Cybercriminals know and exploit the rift between CSPs and enterprises, so the model needs a comprehensive ecosystem approach.
Cybersecurity is topmost in business leaders minds the world over (‘Leading in the digital-first world’ Report), more so in the new paradigm we are in today. With cybercrime expected to cost $10.5 trillion annually by 2025, the criticality of securing data is at a totally new level of magnitude.
While cloud-based digital transformation is revolutionizing the digital economy, the sudden shift to remote-working has put these benefits into sharp scrutiny. The need to fortify businesses has become that much more critical.
The business burden of the shared responsibility model
For most of the history of the cloud, enterprises have worked under the ‘shared responsibility’ model for cloud security with clearly defined security responsibilities for cloud service providers (CSPs) and businesses engaging their services: while CSPs take a large share of cloud security responsibility, more aspects are under the purview of businesses.
CSPs are in charge of securing the backbone to protect the hardware, software, networking, and data center facilities. The individual businesses need to take care of all other security mandates including protecting endpoints, network traffic, access, applications, procuring security controls, monitoring security incidents, and complying to regulations. This very often leads to enhancing expertise levels as well as adding resource costs that become an impediment for many enterprises.
With a growing list of increasingly complex security tasks, and a shortage of cybersecurity talent availability in the market, enterprises are that much more challenged.
Furthermore, with hybrid working looking to soon replace traditional working models for many, this legacy ‘shared cloud responsibility’ has to evolve to mitigate the risk of cyber threats and the drain on resources that can lead to attacks.
Cybercriminals have long been aware of the responsibility division between CSPs and enterprises, its lacunae and challenges. As a result, they consciously attack infrastructure that is under the businesses’ purview. Hence, businesses must move quick to win the security race to protect themselves. A transformation of the two-party approach of the traditional shared responsibility model helps achieve this.
An evolved shared cloud security responsibility
Transforming the security ecosystem at scale and speed is imperative and this is coming with the evolution of the Managed Security Service Providers’ (MSSP) role. These MSSPs:
- Act as third-party service providers between enterprises and their CSPs to provide strategic direction and support and, effectively oversee various cloud challenges such as end-to-end security, cyber threats, compliance, scalability and skills gap, to name a few.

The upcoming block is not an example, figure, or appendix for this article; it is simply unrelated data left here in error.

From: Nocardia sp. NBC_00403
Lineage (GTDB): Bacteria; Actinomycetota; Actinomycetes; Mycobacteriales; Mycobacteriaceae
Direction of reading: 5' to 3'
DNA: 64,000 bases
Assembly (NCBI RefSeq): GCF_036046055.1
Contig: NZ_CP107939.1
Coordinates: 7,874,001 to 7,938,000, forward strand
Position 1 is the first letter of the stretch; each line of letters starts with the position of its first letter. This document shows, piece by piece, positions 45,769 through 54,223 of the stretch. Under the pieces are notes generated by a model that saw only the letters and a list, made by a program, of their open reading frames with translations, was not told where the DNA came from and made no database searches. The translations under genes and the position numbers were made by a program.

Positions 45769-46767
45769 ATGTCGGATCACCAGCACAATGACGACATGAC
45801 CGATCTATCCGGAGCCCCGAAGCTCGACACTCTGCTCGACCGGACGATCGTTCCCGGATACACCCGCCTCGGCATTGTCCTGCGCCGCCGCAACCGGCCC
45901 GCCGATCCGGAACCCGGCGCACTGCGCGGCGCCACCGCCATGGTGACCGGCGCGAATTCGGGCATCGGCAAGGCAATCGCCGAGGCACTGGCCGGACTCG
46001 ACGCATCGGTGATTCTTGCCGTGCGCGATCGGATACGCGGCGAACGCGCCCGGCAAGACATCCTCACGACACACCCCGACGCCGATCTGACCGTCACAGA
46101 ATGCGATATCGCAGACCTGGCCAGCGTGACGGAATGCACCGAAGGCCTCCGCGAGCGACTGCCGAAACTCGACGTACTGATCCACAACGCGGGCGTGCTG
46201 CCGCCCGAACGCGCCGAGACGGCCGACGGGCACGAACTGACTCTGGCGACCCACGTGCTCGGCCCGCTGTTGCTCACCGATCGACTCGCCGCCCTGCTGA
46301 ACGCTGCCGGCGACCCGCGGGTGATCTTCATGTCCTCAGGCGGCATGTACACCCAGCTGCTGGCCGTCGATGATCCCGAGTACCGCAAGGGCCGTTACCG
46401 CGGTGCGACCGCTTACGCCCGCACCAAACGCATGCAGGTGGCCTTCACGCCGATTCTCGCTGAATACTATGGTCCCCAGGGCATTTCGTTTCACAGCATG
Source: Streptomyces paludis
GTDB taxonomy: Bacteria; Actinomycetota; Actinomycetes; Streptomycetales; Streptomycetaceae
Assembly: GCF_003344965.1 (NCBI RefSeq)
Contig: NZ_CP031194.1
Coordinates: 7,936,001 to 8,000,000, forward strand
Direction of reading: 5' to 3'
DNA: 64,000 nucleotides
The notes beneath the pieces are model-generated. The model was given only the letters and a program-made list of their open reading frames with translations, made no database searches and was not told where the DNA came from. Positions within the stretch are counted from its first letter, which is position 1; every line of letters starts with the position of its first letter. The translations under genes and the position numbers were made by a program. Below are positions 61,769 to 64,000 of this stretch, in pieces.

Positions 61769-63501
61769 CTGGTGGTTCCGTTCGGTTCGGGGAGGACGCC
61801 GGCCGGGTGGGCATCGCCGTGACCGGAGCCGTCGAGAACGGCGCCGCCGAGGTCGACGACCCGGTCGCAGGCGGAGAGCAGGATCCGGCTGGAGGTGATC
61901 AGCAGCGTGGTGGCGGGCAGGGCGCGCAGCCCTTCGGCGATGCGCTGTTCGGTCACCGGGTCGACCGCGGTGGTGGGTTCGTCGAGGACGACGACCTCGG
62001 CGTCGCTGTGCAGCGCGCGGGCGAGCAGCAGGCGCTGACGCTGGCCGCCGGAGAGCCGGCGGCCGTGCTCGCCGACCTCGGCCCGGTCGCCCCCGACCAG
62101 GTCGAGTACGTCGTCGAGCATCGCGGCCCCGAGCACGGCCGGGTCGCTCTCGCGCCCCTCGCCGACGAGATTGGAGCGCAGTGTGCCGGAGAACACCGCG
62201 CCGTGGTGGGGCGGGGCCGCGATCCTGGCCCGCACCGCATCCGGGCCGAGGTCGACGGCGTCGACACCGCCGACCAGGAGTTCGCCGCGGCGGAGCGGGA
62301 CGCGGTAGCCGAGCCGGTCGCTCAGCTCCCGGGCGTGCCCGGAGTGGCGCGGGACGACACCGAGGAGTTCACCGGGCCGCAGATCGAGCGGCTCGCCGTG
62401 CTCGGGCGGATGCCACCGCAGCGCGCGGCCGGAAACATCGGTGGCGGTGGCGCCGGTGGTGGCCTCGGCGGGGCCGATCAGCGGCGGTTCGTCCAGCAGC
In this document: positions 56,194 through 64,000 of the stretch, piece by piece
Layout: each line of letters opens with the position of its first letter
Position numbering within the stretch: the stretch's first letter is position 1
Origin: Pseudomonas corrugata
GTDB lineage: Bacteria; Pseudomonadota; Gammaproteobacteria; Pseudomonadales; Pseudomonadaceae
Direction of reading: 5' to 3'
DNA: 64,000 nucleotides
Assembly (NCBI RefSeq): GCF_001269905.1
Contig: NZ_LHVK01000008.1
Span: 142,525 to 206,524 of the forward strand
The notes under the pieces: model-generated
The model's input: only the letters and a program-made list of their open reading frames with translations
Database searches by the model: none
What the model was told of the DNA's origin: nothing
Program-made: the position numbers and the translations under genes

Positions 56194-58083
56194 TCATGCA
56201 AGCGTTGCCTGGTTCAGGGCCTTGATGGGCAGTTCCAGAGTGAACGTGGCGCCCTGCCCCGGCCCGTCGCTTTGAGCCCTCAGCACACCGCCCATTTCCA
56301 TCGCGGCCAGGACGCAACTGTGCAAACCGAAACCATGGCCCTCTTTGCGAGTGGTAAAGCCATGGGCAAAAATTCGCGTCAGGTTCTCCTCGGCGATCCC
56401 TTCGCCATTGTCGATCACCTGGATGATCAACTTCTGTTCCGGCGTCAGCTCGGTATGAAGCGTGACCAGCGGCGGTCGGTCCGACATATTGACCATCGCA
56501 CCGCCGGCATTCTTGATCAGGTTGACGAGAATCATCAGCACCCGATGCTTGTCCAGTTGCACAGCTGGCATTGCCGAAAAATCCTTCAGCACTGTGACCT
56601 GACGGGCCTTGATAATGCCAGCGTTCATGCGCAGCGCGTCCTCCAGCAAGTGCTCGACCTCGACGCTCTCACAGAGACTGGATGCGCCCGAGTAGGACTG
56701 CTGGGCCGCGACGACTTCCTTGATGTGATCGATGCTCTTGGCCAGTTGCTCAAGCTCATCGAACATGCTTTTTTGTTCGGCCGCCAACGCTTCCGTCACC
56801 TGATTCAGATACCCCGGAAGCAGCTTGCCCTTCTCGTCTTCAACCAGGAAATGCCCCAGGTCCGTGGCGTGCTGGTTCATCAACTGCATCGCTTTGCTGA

- Support enterprises at every step of their cloud journey from initial assessment and migration, through to day-to-day management including monitoring and governance.
- Serve as advocates for enterprises, ensuring cloud strategies are aligned with each business’ priorities and pace along their digital transformation journey. They are constantly monitoring and testing an enterprise’s defenses and shields for a better understanding of probable and possible threat types, in order to prepare risk mitigation strategies and ensure cyber threat protection.
A shared cloud security model helps enterprises ease the burden of managing in-house cloud security talent and skillsets while availing the best guardrails. For instance, MSSPs can be enlisted to take over the rapid scaling up or down of services – a task that has several complicated challenges such as misconfigurations and inconsistent policy enforcements.
This allows enterprises to focus on its core business – employees, customers and the future of their enterprise – with peace of mind and agility.
An ecosystem approach for greater agility
As enterprises scale their businesses, so too will the volume and complexity of operations increase. This makes continuous and consistent evaluation of cloud infrastructure security a critical need. To achieve this, MSSPs leverage an ecosystem of cloud-native and third-party applications to provide constant and comprehensive security.
The evolved model explained herein is a Comprehensive Responsibility Model that highlights a mindset shift to cloud security and outlines the many areas MSSPs bring expertise to support businesses. These include governance, risk mitigation, compliance, procurement and implementation of comprehensive security.
With these security responsibilities no longer weighing businesses down, a whole new realm of possibilities is opened up for enterprises: they can focus on innovation; deliver better and more secure customer services and capabilities; optimize cost; and reduce worker efforts, to name just a few benefits.
In the landscape of the ‘cloud security shared responsibility’ there will be enterprises attempting to achieve digital transformation by investing large amounts of time and resources to combat increasing cyber threats and manage vital responsivity toll. And there will be the enterprises supported by a modified, comprehensive responsibility model where MSSPs help to ease the pressure to divert resources towards cloud challenges but instead be empowered to focus on employee/user experiences, innovation and business agility.
As we craft the new world, an evolved shared security responsibility is the answer for enterprises to drive collective success of the cybersecurity ecosystem for a better and safer future.